Emphasis on awful.

Mother effer! Here’s a little clip that showed up on Melky Cabrera’s Instagram page last night, and if you weren’t inclined to believe the reports or the live game footage that’s suggested he’s in much better shape this spring than the broken down, tumour-ridden carcass we saw last season — which… actually isn’t funny: Melky and his family feared for his life when he first heard the diagnosis, as John Lott told us in the National Post last week — maybe you will now.

I mean, the need to throw a medicine ball through a tire from thirty-odd feet comes up only rarely in game situations, but this is still a pretty damn impressive display — and one that 2013 Melky wouldn’t have had a prayer of pulling off, I suspect.

Mother effer!


Crotch grab in the direction of @AnthaV for the link!


Here’s an idea I’m instantly regretting: instead of empty open thread posts for playoff games, as we’ve done around here in years past, each day I’m going to attempt to have a hopefully-quick look around at some splits and stats and whatever else stands out on a Jays player’s 2013 season, because… what the hell else is there to do for the next month? Or the next week. Or just today– or however long I actually continue to follow through on this exercise.

8:00 PM ET – Pittsburgh (2) vs. St. Louis (2) – Gerrit Cole (1.3 rWAR) vs. Adam Wainwright (6.2 rWAR)
Get news updates on the game as they happen, and whatever else fun comes along the way, by downloading theScore app for free on your moblie device!

Melky Cabrera’s season ended on August 1st, in the inning following the incident above– his comical attempt at returning an Erick Aybar single to the infield, which allowed Mark Trumbo (or Trumble, if you’re Buck Martinez) to score the Angels’ sixth run off the day off Josh Johnson, who to that point had recorded just six outs.

Ten days later he turned 29-years-old.

Yes, for the entirety that Jays fans saw Melky Cabrera this year– as he, at times, looked creakier in the field than Vladimir Guerrero at the end of his long career, much of it spent patrolling the concrete-and-felt of the knee-destroying outfield of le Stade Olympique– he was just 28-years old.

It’s a little bit hard to believe, isn’t it? His body seemed to be breaking down before our eyes. Of course, we now know that there was a very serious problem– a non-cancerous tumour in his spinal cord of his L1 vertebrae.

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I’m writing this from my phone, so it’s going to be short and dirty, but word broke today via Alex Anthopoulos that Melky Cabrera has had a benign tumour removed from his lower spine. Benign, that is, in the not-cancerous sense, but not necessarily in the sense that it was doing no harm, as the hopelessly optimistic belief is that the tumour may have been behind the weakness in Cabrera’s legs that hampered him all season.

It’s a nice thought for fans, though obviously Melky’s health is the real concern– and, fortunately, it sounds as though all is well. It’s expected that he’ll be ready for Spring Training.


Not horribly unsurprising news here, but in speaking with reporters ahead of today’s afternoon game with the Yankees, John Gibbons said that the club doesn’t expect to see Brandon Morrow or Melky Cabrera return to the field for them this season.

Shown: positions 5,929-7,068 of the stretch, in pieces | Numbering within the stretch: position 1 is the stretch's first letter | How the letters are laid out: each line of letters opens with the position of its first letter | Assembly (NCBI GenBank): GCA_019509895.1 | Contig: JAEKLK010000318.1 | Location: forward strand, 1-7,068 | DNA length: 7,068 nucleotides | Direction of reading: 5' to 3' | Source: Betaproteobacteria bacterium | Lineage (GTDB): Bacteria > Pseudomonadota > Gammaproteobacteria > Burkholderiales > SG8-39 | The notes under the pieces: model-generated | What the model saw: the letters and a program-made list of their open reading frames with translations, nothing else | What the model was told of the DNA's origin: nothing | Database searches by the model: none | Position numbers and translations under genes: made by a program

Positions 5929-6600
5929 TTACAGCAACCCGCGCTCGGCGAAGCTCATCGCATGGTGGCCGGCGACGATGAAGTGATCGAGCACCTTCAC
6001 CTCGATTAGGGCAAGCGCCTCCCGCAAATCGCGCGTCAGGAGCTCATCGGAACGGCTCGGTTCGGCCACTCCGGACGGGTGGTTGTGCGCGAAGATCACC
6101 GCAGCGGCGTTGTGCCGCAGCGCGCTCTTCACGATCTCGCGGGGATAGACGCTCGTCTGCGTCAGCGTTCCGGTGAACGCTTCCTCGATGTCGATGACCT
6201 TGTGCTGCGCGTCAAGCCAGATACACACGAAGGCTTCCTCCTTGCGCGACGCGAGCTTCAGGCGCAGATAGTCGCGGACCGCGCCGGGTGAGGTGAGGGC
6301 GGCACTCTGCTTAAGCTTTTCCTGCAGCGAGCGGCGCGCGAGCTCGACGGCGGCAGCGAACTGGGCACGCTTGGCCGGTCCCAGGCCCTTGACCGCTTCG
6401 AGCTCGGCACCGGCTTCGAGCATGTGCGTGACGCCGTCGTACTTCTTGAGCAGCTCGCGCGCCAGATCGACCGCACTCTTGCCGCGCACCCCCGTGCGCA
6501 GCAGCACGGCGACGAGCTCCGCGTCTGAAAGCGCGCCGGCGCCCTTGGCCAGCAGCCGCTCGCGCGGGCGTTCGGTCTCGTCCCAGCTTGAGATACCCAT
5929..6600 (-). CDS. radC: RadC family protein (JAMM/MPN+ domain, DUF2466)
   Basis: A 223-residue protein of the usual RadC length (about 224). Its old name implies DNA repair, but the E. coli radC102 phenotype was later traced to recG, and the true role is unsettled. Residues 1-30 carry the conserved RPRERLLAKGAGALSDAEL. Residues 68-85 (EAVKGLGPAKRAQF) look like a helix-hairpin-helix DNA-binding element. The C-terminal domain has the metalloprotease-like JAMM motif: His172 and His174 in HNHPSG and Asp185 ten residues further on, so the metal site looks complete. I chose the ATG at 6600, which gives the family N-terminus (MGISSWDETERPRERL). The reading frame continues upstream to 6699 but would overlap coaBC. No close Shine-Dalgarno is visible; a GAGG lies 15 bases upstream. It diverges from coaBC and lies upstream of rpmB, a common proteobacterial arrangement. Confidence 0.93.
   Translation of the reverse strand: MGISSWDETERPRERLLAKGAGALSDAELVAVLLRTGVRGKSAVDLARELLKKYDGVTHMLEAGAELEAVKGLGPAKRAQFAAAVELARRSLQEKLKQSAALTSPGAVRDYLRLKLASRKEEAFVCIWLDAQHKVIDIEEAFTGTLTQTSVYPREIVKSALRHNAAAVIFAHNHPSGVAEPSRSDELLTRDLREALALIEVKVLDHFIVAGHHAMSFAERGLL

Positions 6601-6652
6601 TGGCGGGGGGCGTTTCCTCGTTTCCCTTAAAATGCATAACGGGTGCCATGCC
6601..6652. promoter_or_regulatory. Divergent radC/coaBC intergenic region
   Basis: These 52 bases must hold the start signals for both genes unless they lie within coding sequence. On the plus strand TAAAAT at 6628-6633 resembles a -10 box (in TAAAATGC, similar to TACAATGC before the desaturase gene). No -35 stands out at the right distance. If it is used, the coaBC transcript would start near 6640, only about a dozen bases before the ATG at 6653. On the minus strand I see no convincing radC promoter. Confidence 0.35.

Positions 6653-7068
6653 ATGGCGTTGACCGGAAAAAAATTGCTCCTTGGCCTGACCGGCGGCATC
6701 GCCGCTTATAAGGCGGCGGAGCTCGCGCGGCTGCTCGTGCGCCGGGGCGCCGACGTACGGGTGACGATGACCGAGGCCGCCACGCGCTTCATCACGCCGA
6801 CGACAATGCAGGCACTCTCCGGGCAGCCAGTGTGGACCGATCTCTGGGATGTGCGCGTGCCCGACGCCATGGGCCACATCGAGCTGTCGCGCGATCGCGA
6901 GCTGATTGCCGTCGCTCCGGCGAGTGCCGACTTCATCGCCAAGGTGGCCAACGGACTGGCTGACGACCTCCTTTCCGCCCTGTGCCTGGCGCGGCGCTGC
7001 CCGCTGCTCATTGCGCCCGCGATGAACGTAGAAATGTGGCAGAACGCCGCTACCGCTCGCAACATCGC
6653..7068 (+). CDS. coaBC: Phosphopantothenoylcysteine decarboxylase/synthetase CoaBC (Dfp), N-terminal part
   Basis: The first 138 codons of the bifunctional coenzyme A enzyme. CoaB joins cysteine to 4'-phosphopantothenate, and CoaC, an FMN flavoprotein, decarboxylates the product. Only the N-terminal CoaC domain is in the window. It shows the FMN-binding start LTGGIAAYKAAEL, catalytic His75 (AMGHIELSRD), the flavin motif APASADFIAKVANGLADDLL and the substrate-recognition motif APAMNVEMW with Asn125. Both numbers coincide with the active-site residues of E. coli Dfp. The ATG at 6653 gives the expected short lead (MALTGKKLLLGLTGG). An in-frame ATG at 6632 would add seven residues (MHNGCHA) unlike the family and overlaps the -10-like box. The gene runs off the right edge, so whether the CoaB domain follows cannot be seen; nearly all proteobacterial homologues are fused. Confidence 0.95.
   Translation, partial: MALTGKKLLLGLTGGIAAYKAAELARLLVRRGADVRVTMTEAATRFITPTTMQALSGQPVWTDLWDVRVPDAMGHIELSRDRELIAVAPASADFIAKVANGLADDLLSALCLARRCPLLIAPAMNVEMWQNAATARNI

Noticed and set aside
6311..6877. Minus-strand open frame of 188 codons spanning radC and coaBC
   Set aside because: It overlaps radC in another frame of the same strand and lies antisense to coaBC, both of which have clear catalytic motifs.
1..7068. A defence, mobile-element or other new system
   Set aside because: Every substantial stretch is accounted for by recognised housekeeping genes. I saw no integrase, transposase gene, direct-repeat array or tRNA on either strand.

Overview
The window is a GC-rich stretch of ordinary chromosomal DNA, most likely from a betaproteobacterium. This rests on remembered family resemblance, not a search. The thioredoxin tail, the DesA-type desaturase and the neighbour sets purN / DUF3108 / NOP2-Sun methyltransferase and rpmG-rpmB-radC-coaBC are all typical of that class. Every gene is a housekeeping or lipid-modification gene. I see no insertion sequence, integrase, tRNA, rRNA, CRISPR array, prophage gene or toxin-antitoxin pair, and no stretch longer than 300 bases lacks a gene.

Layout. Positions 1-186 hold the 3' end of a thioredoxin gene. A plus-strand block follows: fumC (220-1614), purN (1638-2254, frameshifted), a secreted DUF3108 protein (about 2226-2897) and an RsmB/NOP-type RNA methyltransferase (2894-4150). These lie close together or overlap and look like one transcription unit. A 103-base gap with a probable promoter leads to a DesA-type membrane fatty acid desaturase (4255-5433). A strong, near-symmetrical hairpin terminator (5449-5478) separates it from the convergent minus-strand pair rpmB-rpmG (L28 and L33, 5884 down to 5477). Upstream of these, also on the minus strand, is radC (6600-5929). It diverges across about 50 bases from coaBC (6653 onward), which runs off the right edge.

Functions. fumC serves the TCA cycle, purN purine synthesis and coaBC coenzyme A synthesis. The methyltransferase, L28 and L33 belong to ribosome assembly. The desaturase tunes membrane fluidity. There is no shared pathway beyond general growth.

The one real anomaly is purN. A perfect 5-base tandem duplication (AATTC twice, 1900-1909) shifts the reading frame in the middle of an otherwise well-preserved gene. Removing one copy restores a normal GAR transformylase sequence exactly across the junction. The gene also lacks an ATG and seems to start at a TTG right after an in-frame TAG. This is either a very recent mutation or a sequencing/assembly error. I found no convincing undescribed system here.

According to the tweetings, like this one from Barry Davis of Sportsnet, the club does expect to see Colby Rasmus, Jose Bautista, Dustin McGowan, Maicer Izturis, and Steve Delabar return.

What impressively awful seasons for Cabrera and Morrow! In fact, they were included among the seven key underperformances/absences I used in this little tidbit, which you may not have seen buried in yesterday’s Griff Bag:

Morrow, Johnson, Dickey, Cabrera, Reyes, Lawrie and Izturis– seven players who accumulated 21 wins above replacement in 2012, per Baseball Reference, and this year have been worth -1.6 combined.


But hey, this is all Gibby’s fault, right? Or it’s because, like John Farrell says, the Jays only care about tools and not mental make-up and fundamentals, or whatever was yammering about in those quotes from yesterday that the Fan 590 has been talking about for, seemingly, hours.

As has been obvious for months, basically, Melky Cabrera simply can’t play adequately in the outfield right now, and while the play above was the cherry on top of the giant pile of shit, it’s his legs that have been his undoing. The Jays, mercifully, have stopped trying to hump the dream that he’s passable, placing him on the DL following tonight’s disaster in Anaheim, and calling up Neil Wagner to help ease a bullpen that once again needed to clean up a turd of another kind, which came again from the arm of Josh Johnson.

With a $16-million contract and a two-year commitment to play left field, it’s not like John Gibbons has had much choice but to run Melky out there this year, but with his legs– and the season– in the condition they’re currently in, it’s clearly become untenable.

Maybe it always was– the Jays starters’ second-worst-in-the-league ERA can’t have been helped by poor defence too often at a few too many positions, though their second-worst-in-the-league FIP suggests it’s more down to the pitchers– and certainly they’ll have to reconsider what to do with him next season, as he’s looked far more like a DH than an outfielder this year. And maybe not even that!

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Ahh, I said to myself, why the hell not go with yet another Melky post, on this a strange day in which we actually are allowing ourselves, for lack of anything better going on, to believe that there’s a possibility someone would actually want to take him and his contract?

So… here we go, because the Jays’ lineup against the A’s has been posted and tweeted out by the media hordes (including @ShiDavidi, who provides the image above), and… no Cabrera.

Dun dun dunn…